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Traveling Through Space on U.S. 1, Maine

 

If you've been following the space race to land on Mars, to return to the Moon, to see beyond the known galaxies, you've more than likely got Florida or California on your mind, or maybe even Houston (no problem!) But you're not likely to have realized that our entire solar system is in Aroostook County, Maine.

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The journey starts here, on the Presque Isle campus of the University of Maine, with the Sun. Too big to be a big fiery ball, but showing its rays in a stairwell.

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Presque Isle may not really be the center of the universe, but let's start the story of the Maine Solar System Model there, where in May, 2000 UMPI announced the idea of building a 40-mile long scale model along U.S. 1 from Presque Isle to Houlton.

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Seven hundred volunteers took part in the project, which its website calls "an activity that’s equal parts scavenger hunt and science education." The first planet, Saturn, was in place two years and change later, and by June, 2003, the model was ready for prime time with placement of Uranus.

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The dedication ceremony, above, included local officials, a handful of professors, an astronaut and Sen. Susan Collins.

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Traveling with my grandson, we planned to tour the whole solar system in one afternoon, but quickly found a detour: the brochure told us that Mercury was at Griffeth Honda, but Google Maps told us that it was "out of service." And it was; apparently it's out for repairs, and not by a car dealer.

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So, we headed down the road to the Chamber of Commerce building, where we found Venus high in the sky above a very tempting menu of events we couldn't stay for.

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Perry's Auto Sales was the host for the Earth and Moon (that's the moon back there on its own pole). Given that the model places the planets along the road based on 1 Astronomical Unit per mile, a distance equal to that between earth and sun, we were still distinctly in the suburbs of Presque Isle.

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But soon we were ready to leave Presque Isle's orbit: Mars is right next to the Welcome to Presque Isle sign at the city's edge. A mile or so away, we ran into the Asteroid Belt, but sustained no damage, other than a strained back trying to look up at the .4" ball mounted near the Jehovah's Witnesses Kingdom Hall.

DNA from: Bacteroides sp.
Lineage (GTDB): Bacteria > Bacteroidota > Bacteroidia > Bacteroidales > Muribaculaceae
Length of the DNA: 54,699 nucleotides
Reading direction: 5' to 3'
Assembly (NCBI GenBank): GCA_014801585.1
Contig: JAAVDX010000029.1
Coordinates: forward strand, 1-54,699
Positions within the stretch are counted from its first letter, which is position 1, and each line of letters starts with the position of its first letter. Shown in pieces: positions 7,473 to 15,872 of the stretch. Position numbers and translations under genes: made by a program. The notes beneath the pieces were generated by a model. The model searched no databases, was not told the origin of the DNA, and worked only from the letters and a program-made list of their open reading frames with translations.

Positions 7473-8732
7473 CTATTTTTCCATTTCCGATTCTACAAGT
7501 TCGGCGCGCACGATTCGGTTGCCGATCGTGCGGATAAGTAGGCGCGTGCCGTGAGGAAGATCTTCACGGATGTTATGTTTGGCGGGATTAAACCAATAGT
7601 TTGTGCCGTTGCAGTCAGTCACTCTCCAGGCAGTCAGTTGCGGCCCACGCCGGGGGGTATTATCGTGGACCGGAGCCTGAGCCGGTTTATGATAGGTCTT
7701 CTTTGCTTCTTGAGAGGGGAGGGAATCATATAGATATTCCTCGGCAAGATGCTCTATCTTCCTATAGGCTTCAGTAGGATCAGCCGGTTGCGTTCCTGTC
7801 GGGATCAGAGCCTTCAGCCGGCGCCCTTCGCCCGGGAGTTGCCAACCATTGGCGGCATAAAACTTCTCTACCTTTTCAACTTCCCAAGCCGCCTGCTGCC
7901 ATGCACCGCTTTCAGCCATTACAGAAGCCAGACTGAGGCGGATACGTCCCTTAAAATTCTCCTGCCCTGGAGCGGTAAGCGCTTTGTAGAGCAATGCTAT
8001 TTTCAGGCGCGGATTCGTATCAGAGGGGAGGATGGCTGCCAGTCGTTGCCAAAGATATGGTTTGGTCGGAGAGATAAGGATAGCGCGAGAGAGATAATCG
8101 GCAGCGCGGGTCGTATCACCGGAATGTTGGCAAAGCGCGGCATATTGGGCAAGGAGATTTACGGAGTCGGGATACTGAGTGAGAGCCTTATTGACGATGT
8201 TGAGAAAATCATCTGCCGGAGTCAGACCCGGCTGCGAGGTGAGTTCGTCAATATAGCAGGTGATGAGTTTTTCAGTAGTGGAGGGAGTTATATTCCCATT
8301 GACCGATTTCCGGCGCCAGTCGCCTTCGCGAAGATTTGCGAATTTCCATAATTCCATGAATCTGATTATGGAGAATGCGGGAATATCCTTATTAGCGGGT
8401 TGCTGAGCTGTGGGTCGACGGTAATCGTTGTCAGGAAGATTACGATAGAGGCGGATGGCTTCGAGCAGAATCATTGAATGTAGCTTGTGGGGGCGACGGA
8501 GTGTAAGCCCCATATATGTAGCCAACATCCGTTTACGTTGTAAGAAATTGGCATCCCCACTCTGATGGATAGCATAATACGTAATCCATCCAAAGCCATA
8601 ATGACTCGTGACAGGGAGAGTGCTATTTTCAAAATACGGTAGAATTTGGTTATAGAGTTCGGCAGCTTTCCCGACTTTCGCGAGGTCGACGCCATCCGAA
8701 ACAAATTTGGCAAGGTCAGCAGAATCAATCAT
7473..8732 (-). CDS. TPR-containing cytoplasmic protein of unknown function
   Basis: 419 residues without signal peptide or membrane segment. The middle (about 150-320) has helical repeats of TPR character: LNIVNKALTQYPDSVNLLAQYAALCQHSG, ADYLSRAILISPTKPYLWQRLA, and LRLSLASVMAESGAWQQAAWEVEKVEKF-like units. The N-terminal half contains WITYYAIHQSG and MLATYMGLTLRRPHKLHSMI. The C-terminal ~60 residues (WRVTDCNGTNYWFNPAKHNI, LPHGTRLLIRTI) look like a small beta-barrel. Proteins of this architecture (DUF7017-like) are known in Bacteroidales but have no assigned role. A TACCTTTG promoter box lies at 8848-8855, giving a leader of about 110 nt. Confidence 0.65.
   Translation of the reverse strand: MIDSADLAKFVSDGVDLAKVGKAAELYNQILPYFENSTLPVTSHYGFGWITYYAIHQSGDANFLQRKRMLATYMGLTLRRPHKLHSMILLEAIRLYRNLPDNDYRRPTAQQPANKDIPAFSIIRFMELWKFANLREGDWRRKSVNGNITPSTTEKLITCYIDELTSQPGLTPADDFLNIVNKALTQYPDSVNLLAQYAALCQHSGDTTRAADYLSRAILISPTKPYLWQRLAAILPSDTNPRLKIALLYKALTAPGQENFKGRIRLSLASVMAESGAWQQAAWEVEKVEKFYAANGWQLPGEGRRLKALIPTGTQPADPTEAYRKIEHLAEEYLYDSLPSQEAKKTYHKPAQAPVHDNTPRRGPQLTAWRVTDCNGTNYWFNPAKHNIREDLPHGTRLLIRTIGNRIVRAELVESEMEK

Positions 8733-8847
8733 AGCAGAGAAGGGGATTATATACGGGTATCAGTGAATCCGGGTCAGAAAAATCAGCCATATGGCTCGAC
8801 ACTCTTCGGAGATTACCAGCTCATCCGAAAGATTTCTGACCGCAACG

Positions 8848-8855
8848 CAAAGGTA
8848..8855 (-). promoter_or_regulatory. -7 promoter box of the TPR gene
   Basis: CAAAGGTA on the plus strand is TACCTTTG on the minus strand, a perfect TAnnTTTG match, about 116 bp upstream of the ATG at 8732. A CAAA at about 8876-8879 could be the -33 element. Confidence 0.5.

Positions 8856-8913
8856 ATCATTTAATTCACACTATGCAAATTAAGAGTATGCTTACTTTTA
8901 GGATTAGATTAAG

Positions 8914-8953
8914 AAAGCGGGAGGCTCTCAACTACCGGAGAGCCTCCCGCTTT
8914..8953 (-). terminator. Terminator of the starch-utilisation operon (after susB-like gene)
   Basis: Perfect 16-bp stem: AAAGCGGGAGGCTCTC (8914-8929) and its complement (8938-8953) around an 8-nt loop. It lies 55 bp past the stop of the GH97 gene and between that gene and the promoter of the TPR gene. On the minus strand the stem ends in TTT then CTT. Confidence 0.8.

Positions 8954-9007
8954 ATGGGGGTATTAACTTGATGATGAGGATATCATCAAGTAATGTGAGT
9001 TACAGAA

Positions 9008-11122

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We were passing through some seriously nice scenery even without the astronomical wonders, so you'll see some pictures here that show no evidence of planetary motion...

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Now we were ready for our sixth stop, a little over five miles from the sun, I mean campus. Here's Jupiter, ready to do double-duty if needed as a disco ball. As the largest planet, it gets more detail than most.

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But for all that, it can't hold a candle to Saturn, number two in size and our next stop down Route 1. Saturn has many moons, but the model's brochure says Titan is the only one big enough to show in the model. Look closely and see if you can find it: We couldn't.

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Uranus, the butt of many jokes, was in Bridgewater, 20 miles from campus, and outside a school, where the base of the planet is decorated with children's artwork from a few summers ago.

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Another eleven miles brought us to Littleton, where Neptune had taken up residence.

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And then we come to the saddest story in the universe, or at least in the solar system: The demotion of Pluto from planet to nobody. Or, anyway, to dwarf planet. Here it is, 33 miles from Presque Isle, and on the grounds of the South Aroostook Agricultural Museum (sadly closed the day we visited).

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But, demoted or not, Pluto still has its own little moon, Charon, one of at least five moons. Not bad for a dwarf planet, eh? The model, by the way, now includes the dwarf planet Ceres in the asteroid belt, and Eris, which is so far from the sun it's another 55 miles away from Pluto!

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And now, Pluto's revenge, and another sad story. In 2006, when Pluto was demoted and Ceres and Eris added, Pluto got a second model. Because its orbit is so elliptical, its place in the field at the museum represents its 'present' location; the model below in the state tourism information office at Houlton represents its average distance from the sun.

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The sad story? When I stopped in to see the model and to get a Maine highway map, I found a lone state official sitting behind a desk, surrounded by packed cartons and very little furniture. The center was permanently closing, and he was waiting for the end of his shift at 6 pm, when his instructions were to turn off the lights, lock the door, and slip the key back in through the mail slot.

When I asked, he told me he had no information on where he would be working next, or what would happen to poor little Pluto.

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The best part of every trip is realizing that it has upset your expectations

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